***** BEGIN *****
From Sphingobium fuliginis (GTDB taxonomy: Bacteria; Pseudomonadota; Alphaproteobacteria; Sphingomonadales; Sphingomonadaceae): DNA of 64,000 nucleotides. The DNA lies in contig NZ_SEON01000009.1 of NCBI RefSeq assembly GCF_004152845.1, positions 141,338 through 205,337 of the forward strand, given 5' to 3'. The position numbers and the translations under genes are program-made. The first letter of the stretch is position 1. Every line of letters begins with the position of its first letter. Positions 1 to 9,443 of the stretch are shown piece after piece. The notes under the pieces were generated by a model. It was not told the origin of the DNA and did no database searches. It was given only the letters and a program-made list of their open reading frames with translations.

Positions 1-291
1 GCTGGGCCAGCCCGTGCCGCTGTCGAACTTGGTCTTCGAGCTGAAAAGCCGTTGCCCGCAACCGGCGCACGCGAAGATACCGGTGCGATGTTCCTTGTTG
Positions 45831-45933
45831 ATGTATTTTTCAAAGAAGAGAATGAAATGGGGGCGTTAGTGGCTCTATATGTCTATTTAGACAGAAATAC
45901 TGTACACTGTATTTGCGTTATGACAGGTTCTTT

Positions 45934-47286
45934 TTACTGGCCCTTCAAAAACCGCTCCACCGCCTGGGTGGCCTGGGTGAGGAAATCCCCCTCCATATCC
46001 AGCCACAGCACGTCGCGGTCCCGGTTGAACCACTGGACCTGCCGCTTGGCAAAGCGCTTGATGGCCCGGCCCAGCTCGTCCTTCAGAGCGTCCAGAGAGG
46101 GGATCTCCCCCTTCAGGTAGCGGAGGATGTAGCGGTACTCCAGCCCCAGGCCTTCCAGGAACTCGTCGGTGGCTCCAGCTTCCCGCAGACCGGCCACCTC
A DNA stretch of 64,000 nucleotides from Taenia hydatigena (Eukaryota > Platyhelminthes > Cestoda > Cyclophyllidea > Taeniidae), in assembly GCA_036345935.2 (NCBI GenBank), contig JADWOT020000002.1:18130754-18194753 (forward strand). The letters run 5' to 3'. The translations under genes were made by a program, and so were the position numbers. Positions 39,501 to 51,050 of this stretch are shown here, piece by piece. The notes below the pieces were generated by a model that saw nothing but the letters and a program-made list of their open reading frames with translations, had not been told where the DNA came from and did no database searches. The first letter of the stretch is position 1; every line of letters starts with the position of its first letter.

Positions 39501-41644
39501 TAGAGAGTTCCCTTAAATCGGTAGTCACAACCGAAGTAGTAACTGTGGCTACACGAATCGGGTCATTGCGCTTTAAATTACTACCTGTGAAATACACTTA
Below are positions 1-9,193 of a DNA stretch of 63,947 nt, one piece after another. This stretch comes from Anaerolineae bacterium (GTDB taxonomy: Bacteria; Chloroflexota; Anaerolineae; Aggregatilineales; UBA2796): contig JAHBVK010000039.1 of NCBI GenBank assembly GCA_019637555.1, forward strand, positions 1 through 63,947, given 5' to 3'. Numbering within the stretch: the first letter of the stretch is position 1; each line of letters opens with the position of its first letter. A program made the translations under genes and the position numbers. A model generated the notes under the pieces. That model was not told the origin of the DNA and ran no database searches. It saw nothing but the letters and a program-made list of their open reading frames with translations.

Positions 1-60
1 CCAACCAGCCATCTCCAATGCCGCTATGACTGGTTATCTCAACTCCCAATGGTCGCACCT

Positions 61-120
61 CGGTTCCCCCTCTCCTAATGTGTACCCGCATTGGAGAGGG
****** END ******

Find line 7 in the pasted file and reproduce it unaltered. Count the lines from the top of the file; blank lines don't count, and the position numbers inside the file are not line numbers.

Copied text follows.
Positions 45934-47286